From 2015-16 many Syrian refugees began migrating to escape war, persecution, loss of homes and employment. Seeking peace and a new start in Cyprus, families arrived here in large numbers by boat: from Syria, via Turkey, or from refugee camps in Greece.
A small group of volunteers in Paphos, all women, decided to do something practical to help. Among them was Rehab Alhabrat, a Damascus-born mum of four and now an official Social Outreach Volunteer working for UNHCR; she invited us volunteers into her home to teach. Rachael Pettus, a volunteer teacher of Greek/English and avid community activist, became the co-founder of the Refuge, and pushed us to establish ourselves in a rented apartment. Wendy Burdon, then Chair of Caritas Paphos and beloved mother to many, flagged up more families who needed extra support. She still supports us, despite being “retired”.
Wearing my “Cyprus Mosaics” hat, I was busy making mosaic commissions for churches, exhibitions, and teaching mosaic-art in schools – where I saw the problems of the refugee children. Meeting Rehab sparked the idea to help children who were having difficulties at school.
Today we have over 20 active volunteers and many more community supporters. A mixed group of Cypriot, African, Syrian, UK, men and women volunteers help out: driving, delivering, gardening, cleaning, teaching informally and fundraising.
Our initial programme was homework, art, play and the desire to offer all sorts of practical help. Later, we taught informal English and Greek for mothers. It became clear that families loved and needed the atmosphere of togetherness, sociability and play. We celebrate birthdays, we have Christmas and Easter fun, we enjoy day trips. We encourage families to partake in wider community life through the Learning Refuge; we have staged art exhibitions, performed songs, we plan a theatre performance. Our friendships with local media, businesses and the public have been essential to our growth and success.
More people arrive daily in Paphos from the refugee camps: now from Cameroon, Nigeria, Guinea, India; more Syrian, Kurdish, Egyptian people, and others besides. The numbers far outweigh the speed and ability of local government to house and process benefits, so local charities and humanitarian organisations are stretched to cope. The Learning Refuge was very fortunate to receive help last year from The Passionists UK through the late John Kearns, our wise and gentle supporter, enabling us to rent a larger place and van/people carrier. We are now in the process or registering as a community-led volunteer group, not as an NGO ourselves, which will allow the Learning Refuge the flexibility to provide help where it is needed, and to offer our unique range of programmes to help other charities and humanitarian organisations in a very challenging environment.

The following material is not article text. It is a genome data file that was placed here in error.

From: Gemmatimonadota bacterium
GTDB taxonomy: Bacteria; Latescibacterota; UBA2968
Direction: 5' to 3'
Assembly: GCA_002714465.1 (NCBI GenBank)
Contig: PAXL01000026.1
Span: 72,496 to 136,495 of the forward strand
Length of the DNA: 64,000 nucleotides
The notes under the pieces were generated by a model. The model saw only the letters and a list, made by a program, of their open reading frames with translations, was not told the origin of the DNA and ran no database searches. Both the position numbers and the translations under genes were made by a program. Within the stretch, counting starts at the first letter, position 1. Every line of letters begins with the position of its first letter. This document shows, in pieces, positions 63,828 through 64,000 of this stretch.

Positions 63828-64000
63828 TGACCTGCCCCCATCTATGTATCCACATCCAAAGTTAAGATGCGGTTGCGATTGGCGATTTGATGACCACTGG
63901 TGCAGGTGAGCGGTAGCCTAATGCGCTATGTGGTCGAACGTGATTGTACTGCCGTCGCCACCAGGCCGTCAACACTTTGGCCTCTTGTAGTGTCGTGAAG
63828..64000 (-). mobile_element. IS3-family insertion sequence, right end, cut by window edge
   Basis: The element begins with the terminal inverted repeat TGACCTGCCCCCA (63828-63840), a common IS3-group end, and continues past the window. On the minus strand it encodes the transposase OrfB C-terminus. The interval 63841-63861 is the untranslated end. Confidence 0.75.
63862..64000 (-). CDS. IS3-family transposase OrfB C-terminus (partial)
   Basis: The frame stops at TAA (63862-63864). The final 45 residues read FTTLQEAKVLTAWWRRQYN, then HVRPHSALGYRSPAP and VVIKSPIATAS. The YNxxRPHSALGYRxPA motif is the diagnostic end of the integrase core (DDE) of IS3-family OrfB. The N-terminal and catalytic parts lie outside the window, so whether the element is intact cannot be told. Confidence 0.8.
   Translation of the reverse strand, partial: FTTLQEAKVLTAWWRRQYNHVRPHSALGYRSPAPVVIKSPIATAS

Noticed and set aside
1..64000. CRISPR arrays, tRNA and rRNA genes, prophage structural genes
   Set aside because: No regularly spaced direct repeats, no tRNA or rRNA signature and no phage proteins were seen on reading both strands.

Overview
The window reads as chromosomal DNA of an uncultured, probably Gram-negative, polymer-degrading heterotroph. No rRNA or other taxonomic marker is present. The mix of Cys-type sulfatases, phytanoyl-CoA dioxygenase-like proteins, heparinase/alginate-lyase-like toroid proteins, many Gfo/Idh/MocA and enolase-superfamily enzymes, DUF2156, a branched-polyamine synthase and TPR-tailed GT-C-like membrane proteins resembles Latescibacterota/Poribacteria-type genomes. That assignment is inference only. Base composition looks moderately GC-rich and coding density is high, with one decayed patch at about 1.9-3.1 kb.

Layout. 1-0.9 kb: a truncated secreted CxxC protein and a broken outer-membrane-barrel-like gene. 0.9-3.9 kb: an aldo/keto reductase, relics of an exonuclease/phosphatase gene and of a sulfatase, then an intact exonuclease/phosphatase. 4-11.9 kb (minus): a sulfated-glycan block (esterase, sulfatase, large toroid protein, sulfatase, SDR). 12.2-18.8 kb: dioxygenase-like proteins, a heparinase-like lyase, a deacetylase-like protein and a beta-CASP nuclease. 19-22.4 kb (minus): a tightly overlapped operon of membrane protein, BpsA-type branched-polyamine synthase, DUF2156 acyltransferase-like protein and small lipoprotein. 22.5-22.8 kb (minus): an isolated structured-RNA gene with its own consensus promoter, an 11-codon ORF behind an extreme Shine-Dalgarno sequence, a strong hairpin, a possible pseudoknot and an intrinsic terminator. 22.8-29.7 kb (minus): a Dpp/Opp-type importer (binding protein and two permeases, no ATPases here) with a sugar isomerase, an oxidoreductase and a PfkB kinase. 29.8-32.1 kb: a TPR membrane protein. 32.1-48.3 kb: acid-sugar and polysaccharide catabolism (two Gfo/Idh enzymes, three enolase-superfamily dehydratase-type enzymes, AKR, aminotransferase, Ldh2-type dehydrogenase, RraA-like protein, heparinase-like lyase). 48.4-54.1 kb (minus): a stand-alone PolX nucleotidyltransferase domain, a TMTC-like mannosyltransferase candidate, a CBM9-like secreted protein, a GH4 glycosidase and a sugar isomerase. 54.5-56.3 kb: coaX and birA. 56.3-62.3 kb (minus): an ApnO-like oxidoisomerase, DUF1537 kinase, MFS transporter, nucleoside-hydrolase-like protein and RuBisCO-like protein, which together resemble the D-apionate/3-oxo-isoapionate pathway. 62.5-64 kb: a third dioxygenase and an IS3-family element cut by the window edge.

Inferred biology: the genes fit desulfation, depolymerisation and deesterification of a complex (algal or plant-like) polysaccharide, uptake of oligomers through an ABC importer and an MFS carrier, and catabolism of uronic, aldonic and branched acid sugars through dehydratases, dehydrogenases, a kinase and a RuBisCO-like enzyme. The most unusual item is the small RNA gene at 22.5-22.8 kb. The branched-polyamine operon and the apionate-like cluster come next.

This year’s new project was the sewing centre. Volunteer Anne Brown sourced good second-hand sewing machines; we collect fabrics and equipment thanks to the kind local people of Paphos. We have two machines at the centre, two more promised to come, and two machines that live in the homes of Ruth and Hawzhin.
Hawzhin arrived here last year, following two years in Pournana Refugee camp. With two babies, no car – and her partner seeking work daily – we felt she needed support. She has amazed us by producing lovely bags and purses. We help with household items and hope to sell her bags through the Learning Refuge fundraisers.
Ruth is a single Cameroonian mum with one Down’s Syndrome baby boy born here in Cyprus. Separated from her 2 older children, she wanted creative opportunities at home to help her focus on a better future and reunite her family. Ruth has great religious fervour and says she wishes to help us with funding if she sells her products.
We now run a teenage-girls group every week, experimenting with jewellery making, sewing, painting and whatever they wish. It’s time free from home duties for the girls, and a chance for them to interact freely with their peers.
A jewel in our crown is the mini chapel at the end of our garden: it is a modern architectural wonder, highly unusual in its design as an Orthodox chapel. Built by our landlord’s family, it was running into a state of neglect and so we are honoured to care for the building now and escape into its beautiful shade for moments of peace and prayer under the golden icon of “Panagia” (Mary & child Jesus).
We know our families’ needs. We collect school uniforms and bags, household items such as curtains, furnitures, bedding, kitchen tools, clothes and shoes… in our dedicated ‘collections’ room, volunteers fill the space, and our beneficiaries empty it. On average, we provide a van full of household help to 2 or 3 families per week.
A volunteer chef and driver, Neil, joined our team providing ready-meals for a few families in difficulty. This is another aspect of our work which will undoubtedly flourish over time.
We have begun transforming a large garden, with a local French-Lebanese community gardener Joan Laure, who uses forest garden techniques (water saving, high nutrition). Workshops for the children and plant zones have begun; the long-term aim is to create a community garden producing nutritious food for our families too.
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